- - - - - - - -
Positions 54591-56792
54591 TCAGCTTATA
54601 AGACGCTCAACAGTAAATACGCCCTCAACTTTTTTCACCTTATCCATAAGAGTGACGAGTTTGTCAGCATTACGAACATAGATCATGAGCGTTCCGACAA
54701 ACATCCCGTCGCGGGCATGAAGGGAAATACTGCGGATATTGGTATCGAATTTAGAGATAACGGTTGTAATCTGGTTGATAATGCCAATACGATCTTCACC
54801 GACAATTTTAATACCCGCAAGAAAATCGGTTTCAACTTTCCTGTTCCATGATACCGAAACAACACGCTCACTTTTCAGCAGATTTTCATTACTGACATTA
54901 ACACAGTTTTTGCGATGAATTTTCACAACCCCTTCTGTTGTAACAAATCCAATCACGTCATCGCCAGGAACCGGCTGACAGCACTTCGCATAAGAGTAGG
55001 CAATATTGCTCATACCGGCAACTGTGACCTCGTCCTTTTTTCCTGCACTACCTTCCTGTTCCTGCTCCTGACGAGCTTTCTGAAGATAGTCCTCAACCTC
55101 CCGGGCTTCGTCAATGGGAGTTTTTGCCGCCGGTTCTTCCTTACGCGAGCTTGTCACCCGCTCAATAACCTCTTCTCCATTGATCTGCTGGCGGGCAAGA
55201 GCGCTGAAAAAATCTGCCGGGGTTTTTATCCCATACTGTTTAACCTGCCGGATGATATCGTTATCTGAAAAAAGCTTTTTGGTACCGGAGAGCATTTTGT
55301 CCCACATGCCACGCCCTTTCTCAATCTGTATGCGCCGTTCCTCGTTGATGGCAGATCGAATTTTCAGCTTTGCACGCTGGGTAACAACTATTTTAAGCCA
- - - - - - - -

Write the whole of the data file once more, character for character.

Positions 54591-56792
54591 TCAGCTTATA
54601 AGACGCTCAACAGTAAATACGCCCTCAACTTTTTTCACCTTATCCATAAGAGTGACGAGTTTGTCAGCATTACGAACATAGATCATGAGCGTTCCGACAA
54701 ACATCCCGTCGCGGGCATGAAGGGAAATACTGCGGATATTGGTATCGAATTTAGAGATAACGGTTGTAATCTGGTTGATAATGCCAATACGATCTTCACC
54801 GACAATTTTAATACCCGCAAGAAAATCGGTTTCAACTTTCCTGTTCCATGATACCGAAACAACACGCTCACTTTTCAGCAGATTTTCATTACTGACATTA
54901 ACACAGTTTTTGCGATGAATTTTCACAACCCCTTCTGTTGTAACAAATCCAATCACGTCATCGCCAGGAACCGGCTGACAGCACTTCGCATAAGAGTAGG
55001 CAATATTGCTCATACCGGCAACTGTGACCTCGTCCTTTTTTCCTGCACTACCTTCCTGTTCCTGCTCCTGACGAGCTTTCTGAAGATAGTCCTCAACCTC
55101 CCGGGCTTCGTCAATGGGAGTTTTTGCCGCCGGTTCTTCCTTACGCGAGCTTGTCACCCGCTCAATAACCTCTTCTCCATTGATCTGCTGGCGGGCAAGA
55201 GCGCTGAAAAAATCTGCCGGGGTTTTTATCCCATACTGTTTAACCTGCCGGATGATATCGTTATCTGAAAAAAGCTTTTTGGTACCGGAGAGCATTTTGT
55301 CCCACATGCCACGCCCTTTCTCAATCTGTATGCGCCGTTCCTCGTTGATGGCAGATCGAATTTTCAGCTTTGCACGCTGGGTAACAACTATTTTAAGCCA